Last Year

Last summer we made our first try at indoor veggie and herb gardening. In one long window box, we planted spinach, basil, cilantro, and rosemary. I know, it was ambitious and a bit crowded, but we had to try it to see what, if anything, would grow. We bought seed packets and potting soil at the local gardening and hardware store and planted everything in the one box all on the same day. I think it was May when we planted, but I can't be sure. We placed the box in a northeast facing window.

The reasons:
We wanted to try our hand at indoor gardening of herbs and vegetables to see if we could do it year round. We love to have baby spinach in salads, but we usually use it on our sandwiches in place of less nutritious lettuce. My husband can't get enough cilantro. We had hopes to put it in homemade salsa and on other Mexican type dishes. As for the basil and rosemary, we're always finding them to be common ingredients in recipes. We figured we'd rather have an "endless" supply of these herbs than buy a pack from the supermarket only to use a small portion and have the rest rot before we can get to it all.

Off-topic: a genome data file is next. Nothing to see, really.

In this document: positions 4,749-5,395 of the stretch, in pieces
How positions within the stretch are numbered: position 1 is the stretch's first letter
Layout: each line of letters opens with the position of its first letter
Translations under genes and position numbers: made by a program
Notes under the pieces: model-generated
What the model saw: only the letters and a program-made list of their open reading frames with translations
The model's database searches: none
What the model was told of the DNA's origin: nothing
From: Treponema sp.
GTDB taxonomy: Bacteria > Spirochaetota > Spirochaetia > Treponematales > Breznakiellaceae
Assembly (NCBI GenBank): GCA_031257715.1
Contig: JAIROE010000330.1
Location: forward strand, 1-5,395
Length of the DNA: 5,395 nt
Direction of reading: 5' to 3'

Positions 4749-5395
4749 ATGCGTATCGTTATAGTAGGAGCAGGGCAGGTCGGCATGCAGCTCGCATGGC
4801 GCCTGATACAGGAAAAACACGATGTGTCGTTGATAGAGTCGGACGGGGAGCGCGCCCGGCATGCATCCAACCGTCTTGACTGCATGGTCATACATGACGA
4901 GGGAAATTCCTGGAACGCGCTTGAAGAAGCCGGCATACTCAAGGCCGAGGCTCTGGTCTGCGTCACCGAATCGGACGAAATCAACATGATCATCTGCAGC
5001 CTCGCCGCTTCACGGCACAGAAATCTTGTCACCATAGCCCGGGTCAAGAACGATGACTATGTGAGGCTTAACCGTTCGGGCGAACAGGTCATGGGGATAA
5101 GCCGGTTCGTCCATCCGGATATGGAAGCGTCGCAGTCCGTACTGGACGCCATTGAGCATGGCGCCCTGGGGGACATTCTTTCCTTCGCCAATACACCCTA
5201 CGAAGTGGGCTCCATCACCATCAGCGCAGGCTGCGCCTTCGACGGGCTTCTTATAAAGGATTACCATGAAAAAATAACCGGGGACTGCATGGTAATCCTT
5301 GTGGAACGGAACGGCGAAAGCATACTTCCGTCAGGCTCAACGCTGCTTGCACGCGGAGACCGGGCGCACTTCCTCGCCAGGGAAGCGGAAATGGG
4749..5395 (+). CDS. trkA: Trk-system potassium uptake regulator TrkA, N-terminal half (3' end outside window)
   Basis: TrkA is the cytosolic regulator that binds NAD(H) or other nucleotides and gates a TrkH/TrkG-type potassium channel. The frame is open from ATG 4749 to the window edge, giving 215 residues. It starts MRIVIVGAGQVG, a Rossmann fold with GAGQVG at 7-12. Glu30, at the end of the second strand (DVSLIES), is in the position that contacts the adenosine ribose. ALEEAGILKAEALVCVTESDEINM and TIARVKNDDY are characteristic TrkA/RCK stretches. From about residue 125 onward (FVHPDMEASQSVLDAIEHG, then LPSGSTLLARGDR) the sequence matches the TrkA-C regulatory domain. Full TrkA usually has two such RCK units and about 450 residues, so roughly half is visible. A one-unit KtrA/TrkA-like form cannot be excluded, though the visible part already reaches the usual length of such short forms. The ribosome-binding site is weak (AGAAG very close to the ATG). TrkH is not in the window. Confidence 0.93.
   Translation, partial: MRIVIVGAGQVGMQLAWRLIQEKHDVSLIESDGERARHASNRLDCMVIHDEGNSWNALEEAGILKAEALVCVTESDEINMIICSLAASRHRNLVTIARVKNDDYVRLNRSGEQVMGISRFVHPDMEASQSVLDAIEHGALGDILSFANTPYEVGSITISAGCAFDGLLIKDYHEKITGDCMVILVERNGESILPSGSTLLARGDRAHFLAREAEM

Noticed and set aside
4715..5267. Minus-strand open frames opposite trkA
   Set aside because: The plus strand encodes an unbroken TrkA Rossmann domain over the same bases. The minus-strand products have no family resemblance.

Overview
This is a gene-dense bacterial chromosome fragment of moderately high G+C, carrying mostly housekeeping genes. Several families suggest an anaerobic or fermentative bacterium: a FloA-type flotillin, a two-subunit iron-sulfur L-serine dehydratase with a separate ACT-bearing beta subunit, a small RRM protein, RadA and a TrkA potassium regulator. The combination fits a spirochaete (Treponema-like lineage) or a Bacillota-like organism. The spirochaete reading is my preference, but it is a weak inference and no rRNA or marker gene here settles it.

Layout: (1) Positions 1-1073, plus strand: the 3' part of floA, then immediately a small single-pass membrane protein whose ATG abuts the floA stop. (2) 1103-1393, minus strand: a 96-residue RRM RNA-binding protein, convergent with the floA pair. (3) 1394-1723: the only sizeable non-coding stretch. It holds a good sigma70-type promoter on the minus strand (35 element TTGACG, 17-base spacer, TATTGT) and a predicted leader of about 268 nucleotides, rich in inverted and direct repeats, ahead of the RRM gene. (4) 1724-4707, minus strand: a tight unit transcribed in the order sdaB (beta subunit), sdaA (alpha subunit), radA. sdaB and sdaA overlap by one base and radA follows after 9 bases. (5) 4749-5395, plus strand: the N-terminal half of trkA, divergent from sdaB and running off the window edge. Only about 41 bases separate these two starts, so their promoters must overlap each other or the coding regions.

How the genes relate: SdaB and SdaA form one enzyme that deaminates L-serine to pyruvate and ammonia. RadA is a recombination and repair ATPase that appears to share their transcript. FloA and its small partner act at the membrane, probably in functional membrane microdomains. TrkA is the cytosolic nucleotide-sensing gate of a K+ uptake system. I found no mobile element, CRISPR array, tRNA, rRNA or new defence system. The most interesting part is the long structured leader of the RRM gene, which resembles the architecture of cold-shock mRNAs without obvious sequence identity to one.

The problems:
  1. The direction that the window faced was suboptimal, but it was the best we could do with the windows of our apartment. Still, no trees or other buildings were around the window, so when the sun came in, it had a clear shot at the window box.
  2. The humidity in the apartment was a bit high. Mold was a happy camper in the apartment, but never grew on walls or anything like you hear for serious mold problems. You wouldn't believe the trouble I had trying to get fresh fruit to ripen on a counter faster than it would get moldy. I eventually had to abandon my favorite summer fruits, peaches and nectarines, because I could never get them ripe before the mold started. For those of you out there who are eating crunchy peaches and nectarines, you don't know what you're missing from a fruit so juicy it drips down your face. Yum!...but I digress. So the mold would sometimes take hold of the soil in the window box.
  3. The aphids and other bug-a-boos eventually found out how tasty our herbs were. Yes, I did say this was an indoor gardening experiment. See attempted solution #1 for an explanation. The aphids and other bug-a-boos saw their opportunity and took advantage. One day we woke up to find the cilantro covered in an aphid infestation! The horror! The green aphids mainly stuck to the cilantro and sucked the living juices out of it. Near July, we started to have these small, round, black dots, which were bugs. They didn't seem to be eating any of the plants, but would set up shop and make these web-like lines all over the plants. They seemed to like the basil best, but could also be found on the spinach and just cruising around the window box. I still have no idea what these things were.